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Mystery Volcano Photos #7-8: Arenal and Eyjafjoll

The answers to the last two Mystery Volcano Photos includes a tongue-twister from Iceland.

So, the field still stands unblemished, having identified all 8 MVPs, usually within less than 7 tries. Nice job!


Current MVP Standings:
nvolcanista – 1
nElizabeth – 1
nRalph – 1
ngijs – 1
nAnne – 1
nCam – 1
ngg – 1
nThe Bobs – 1


MVP #7 was Arenal in Costa Rica. It was initially going to be Rincon de la Vieja, but somehow I mixed up the pictures. I think a lot of you know a lot more about Arenal than I do, but it is one of the most active – and easily visited – volcanoes in the Western Hemisphere.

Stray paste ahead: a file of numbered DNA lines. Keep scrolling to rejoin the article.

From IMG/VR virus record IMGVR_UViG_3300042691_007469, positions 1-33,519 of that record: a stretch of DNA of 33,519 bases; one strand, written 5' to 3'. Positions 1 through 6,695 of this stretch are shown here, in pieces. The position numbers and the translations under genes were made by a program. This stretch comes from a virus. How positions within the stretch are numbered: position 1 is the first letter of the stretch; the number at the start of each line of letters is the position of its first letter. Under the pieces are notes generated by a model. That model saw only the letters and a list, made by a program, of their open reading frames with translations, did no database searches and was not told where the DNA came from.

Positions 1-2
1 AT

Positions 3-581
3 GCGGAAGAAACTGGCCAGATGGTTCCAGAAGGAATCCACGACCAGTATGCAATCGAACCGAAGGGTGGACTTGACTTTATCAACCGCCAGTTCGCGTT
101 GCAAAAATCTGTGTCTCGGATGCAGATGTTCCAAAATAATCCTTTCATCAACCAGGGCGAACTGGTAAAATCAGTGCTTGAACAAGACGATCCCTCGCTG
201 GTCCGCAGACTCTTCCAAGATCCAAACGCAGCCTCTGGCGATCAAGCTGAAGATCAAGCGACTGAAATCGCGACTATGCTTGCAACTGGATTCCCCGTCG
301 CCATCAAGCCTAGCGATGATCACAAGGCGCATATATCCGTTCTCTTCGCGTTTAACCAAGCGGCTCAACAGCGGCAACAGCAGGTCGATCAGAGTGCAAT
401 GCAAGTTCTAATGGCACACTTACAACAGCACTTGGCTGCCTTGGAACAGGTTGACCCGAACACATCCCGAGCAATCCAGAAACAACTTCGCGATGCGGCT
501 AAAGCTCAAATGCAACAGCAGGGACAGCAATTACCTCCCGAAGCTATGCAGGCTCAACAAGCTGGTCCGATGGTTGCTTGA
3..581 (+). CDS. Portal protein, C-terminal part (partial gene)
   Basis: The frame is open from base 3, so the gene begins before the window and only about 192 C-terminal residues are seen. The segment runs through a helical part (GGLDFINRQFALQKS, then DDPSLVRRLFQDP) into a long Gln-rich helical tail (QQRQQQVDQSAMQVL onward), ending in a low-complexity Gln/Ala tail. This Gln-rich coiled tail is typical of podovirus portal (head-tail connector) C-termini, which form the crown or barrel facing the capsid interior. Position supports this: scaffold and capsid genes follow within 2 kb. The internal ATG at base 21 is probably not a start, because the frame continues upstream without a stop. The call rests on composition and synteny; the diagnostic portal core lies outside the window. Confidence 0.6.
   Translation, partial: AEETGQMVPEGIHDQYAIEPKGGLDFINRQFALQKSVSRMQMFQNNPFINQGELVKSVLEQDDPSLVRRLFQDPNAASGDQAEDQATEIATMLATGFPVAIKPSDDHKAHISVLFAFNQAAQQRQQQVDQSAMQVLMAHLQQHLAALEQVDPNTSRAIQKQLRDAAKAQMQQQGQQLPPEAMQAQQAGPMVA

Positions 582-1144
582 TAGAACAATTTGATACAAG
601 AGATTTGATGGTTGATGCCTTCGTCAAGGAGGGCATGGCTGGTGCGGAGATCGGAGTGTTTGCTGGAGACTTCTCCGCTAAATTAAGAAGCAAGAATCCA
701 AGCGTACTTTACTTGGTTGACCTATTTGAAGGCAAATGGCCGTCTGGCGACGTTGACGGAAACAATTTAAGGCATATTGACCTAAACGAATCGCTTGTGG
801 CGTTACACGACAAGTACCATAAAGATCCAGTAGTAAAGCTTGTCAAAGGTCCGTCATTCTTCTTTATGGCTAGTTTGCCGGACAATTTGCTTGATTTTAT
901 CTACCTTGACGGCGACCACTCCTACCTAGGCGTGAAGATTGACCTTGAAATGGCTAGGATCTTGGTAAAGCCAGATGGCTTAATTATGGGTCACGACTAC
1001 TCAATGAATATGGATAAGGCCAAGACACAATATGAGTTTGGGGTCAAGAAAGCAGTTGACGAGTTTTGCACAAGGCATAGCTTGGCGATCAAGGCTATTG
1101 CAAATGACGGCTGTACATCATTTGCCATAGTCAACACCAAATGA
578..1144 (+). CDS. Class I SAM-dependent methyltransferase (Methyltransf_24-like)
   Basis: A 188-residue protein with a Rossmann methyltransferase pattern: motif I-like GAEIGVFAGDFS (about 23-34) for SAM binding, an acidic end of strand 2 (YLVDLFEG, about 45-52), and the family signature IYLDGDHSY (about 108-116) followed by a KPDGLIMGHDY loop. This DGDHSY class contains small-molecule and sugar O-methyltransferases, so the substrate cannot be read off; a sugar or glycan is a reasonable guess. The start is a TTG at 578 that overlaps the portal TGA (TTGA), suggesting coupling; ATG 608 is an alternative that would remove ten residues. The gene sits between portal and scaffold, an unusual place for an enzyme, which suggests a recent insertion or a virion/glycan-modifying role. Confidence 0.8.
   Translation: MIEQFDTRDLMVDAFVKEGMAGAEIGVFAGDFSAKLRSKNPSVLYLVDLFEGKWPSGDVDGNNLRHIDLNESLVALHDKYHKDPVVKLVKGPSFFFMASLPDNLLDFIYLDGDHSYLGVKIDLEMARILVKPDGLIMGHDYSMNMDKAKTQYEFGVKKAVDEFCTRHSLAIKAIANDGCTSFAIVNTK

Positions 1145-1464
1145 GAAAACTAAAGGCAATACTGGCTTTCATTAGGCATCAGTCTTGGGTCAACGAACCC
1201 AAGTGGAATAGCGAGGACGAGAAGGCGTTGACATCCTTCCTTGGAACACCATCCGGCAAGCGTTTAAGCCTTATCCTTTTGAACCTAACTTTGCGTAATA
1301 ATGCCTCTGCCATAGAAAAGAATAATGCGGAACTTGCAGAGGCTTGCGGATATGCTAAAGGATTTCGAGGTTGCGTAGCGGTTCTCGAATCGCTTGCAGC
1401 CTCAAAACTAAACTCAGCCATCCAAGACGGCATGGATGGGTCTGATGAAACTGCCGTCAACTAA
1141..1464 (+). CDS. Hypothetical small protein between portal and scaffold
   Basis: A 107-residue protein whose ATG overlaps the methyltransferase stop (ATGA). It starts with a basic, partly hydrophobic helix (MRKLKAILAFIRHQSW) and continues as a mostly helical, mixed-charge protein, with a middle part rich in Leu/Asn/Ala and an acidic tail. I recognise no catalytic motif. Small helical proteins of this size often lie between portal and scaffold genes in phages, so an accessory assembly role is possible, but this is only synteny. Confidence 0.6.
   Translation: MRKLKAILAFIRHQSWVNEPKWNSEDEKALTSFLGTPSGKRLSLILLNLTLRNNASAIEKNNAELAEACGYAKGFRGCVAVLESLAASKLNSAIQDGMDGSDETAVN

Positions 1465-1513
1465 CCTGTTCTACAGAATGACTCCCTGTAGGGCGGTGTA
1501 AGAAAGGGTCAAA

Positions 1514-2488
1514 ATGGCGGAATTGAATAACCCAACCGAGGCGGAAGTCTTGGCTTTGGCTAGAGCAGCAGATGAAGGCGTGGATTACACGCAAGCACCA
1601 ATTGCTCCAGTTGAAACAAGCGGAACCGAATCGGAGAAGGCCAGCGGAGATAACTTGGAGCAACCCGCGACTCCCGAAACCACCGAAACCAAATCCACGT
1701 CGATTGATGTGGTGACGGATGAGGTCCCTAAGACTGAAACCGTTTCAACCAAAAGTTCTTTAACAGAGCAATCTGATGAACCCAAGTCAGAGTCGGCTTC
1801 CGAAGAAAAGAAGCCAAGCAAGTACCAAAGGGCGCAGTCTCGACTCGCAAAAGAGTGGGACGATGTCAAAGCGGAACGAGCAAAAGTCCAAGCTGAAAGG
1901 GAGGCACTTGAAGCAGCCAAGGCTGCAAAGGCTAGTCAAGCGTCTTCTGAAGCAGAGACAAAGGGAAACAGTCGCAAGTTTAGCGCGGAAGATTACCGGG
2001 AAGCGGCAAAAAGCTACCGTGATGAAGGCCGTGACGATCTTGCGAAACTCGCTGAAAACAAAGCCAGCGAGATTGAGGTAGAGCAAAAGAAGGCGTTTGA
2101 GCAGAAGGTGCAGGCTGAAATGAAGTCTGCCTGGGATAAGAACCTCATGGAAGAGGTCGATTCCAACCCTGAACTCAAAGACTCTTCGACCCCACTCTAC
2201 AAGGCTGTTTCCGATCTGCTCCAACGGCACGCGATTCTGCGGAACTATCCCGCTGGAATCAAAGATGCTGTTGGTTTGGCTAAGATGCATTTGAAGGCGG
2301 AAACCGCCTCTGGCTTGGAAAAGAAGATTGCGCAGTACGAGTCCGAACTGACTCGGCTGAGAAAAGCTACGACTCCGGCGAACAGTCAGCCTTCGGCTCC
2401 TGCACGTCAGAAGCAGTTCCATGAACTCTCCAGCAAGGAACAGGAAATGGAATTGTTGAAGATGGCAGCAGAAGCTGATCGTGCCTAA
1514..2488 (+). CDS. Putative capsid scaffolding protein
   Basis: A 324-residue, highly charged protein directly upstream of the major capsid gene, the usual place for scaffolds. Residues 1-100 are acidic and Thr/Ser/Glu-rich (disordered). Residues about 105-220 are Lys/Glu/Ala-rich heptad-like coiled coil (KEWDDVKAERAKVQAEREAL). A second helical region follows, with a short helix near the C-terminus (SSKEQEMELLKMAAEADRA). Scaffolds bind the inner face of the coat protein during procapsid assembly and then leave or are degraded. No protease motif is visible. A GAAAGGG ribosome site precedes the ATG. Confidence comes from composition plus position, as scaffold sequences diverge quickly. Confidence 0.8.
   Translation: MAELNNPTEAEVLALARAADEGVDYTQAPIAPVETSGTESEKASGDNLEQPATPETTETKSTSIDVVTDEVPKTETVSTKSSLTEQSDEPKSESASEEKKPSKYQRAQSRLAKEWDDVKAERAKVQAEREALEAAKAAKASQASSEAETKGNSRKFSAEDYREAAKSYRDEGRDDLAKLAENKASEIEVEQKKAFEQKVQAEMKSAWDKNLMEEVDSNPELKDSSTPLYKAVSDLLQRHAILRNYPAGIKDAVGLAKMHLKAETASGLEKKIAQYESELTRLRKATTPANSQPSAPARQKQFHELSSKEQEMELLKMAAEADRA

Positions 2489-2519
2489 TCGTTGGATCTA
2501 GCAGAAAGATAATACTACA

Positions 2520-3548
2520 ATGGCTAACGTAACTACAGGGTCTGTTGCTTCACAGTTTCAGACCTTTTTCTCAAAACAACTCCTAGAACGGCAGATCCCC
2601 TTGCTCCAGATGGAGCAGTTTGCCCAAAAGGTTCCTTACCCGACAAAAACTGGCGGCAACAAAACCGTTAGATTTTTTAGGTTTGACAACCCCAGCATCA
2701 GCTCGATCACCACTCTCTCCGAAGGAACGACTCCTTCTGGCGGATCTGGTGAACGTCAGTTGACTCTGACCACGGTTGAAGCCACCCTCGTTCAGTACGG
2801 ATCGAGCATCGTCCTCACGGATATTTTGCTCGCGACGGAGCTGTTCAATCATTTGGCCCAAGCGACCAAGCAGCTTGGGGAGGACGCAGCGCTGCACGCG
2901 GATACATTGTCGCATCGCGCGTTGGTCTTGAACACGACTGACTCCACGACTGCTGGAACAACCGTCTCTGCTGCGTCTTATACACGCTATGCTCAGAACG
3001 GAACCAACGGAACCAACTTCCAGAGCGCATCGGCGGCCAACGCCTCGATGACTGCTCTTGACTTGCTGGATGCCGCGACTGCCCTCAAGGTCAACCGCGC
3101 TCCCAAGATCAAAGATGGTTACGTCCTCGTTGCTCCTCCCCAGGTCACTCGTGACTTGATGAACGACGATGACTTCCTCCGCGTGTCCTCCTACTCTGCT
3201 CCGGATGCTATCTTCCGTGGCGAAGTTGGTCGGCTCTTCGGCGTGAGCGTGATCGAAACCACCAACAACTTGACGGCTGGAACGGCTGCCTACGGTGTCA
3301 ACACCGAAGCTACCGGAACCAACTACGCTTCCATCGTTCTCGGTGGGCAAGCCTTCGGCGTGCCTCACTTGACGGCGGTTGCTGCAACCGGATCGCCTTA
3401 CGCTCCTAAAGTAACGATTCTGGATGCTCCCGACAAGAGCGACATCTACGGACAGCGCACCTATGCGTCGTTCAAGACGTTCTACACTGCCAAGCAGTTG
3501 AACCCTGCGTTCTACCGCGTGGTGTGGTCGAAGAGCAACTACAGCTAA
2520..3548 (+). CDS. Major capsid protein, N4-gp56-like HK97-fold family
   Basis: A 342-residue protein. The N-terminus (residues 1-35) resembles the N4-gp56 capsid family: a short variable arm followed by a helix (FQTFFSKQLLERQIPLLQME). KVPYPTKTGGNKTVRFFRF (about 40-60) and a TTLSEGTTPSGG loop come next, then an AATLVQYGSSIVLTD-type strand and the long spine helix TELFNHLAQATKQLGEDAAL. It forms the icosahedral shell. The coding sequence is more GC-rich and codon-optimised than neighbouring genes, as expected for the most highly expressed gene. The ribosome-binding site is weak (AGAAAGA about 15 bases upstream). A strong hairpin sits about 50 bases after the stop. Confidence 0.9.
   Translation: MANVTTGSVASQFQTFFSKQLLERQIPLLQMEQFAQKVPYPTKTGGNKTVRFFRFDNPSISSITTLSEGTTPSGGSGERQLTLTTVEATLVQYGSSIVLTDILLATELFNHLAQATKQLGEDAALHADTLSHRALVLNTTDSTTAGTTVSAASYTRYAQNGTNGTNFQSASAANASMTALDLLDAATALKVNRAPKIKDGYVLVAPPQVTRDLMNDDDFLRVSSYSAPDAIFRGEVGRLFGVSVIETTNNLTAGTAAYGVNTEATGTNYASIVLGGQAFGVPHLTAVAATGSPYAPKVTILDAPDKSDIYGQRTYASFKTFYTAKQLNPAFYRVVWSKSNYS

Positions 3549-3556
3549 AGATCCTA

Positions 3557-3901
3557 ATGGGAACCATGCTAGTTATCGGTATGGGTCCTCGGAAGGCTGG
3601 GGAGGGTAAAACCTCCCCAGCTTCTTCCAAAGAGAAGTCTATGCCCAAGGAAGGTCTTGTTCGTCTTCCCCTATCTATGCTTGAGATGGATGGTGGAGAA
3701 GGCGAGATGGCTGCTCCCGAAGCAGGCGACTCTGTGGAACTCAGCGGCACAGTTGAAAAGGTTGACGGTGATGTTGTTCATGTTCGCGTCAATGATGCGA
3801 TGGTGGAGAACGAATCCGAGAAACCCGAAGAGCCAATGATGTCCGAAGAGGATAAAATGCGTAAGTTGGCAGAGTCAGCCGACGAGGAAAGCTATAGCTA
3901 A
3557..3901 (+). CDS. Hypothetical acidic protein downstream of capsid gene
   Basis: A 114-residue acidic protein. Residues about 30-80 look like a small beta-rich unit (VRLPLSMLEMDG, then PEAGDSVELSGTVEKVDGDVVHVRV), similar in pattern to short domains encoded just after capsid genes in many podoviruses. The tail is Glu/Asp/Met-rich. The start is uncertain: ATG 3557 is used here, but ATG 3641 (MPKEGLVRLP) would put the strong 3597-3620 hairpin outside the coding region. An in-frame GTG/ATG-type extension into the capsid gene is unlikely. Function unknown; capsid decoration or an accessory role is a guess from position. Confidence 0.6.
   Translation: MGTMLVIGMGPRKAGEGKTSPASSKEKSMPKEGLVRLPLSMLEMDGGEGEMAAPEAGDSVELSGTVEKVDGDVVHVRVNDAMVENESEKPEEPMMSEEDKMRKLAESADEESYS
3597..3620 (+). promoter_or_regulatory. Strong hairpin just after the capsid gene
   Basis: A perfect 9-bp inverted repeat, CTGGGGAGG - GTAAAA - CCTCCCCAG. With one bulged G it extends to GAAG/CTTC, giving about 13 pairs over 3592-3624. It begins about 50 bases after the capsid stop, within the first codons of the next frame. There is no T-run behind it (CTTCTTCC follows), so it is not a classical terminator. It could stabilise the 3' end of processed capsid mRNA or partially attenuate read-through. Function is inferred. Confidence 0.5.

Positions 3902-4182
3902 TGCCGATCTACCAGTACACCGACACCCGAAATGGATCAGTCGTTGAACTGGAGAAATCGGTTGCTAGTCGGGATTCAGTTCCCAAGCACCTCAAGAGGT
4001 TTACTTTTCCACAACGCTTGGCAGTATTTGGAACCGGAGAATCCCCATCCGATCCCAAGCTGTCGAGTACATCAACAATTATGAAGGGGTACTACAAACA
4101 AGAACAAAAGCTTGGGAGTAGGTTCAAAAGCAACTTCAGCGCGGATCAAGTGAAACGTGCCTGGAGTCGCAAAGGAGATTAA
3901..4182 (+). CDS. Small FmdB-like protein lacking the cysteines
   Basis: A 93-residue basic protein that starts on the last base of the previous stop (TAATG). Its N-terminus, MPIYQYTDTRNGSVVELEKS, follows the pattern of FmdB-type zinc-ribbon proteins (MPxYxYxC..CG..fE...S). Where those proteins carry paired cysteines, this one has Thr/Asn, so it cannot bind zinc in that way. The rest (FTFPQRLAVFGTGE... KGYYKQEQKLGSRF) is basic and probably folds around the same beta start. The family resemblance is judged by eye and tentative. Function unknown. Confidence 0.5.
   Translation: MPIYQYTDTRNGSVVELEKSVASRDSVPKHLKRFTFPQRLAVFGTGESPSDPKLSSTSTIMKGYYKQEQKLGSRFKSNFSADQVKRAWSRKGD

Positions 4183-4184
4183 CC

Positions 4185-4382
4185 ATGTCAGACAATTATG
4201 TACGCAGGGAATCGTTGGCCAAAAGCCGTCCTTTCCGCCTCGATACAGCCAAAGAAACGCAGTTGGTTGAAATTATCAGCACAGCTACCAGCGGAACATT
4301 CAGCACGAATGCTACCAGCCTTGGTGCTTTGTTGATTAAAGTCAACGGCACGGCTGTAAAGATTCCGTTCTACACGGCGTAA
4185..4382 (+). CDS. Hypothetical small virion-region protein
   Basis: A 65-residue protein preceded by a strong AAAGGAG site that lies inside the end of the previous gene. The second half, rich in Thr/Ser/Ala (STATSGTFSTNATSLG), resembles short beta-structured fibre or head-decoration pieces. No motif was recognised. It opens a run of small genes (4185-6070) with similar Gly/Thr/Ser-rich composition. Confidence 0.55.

nEyjafjöll volcanoHekla from the northwest in Iceland, not your MVP #8.


MVP #8 was Eyjafjöll (or Eyjafjallajökull, although the last one is technically the name of the glacier on the volcano) in the south of Iceland. Iceland is filled with these volcanoes that are buried underneath glaciers, sometimes producing impressive subglacial volcanic eruptions. Eyjafjöll is an active subglacial volcano near Katla. The last known eruption at Eyjafjöll was in 1821-23 and it is believed that the volcano is part of a caldera system. Unlike many Icelandic eruptions, the 1821-23 eruption of Eyjafjöll produced intermediate-to-silicic lavas (andesite to rhyolite) tephra rather than basaltic material (like was seen at Laki).


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